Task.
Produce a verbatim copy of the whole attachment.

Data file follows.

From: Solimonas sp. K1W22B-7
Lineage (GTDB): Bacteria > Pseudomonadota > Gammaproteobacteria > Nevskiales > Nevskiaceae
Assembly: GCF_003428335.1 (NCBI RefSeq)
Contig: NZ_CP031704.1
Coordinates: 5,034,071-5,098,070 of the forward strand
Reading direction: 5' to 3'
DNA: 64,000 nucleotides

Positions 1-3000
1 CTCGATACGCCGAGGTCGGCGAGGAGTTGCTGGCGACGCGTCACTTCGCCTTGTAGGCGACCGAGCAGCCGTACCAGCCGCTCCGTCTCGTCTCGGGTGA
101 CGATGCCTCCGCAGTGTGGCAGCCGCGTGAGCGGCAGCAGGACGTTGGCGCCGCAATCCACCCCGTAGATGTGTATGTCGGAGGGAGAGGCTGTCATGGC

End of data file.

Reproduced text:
From: Solimonas sp. K1W22B-7
Lineage (GTDB): Bacteria > Pseudomonadota > Gammaproteobacteria > Nevskiales > Nevskiaceae
Assembly: GCF_003428335.1 (NCBI RefSeq)
Contig: NZ_CP031704.1
Coordinates: 5,034,071-5,098,070 of the forward strand
Reading direction: 5' to 3'
DNA: 64,000 nucleotides

Positions 1-3000
1 CTCGATACGCCGAGGTCGGCGAGGAGTTGCTGGCGACGCGTCACTTCGCCTTGTAGGCGACCGAGCAGCCGTACCAGCCGCTCCGTCTCGTCTCGGGTGA
101 CGATGCCTCCGCAGTGTGGCAGCCGCGTGAGCGGCAGCAGGACGTTGGCGCCGCAATCCACCCCGTAGATGTGTATGTCGGAGGGAGAGGCTGTCATGGC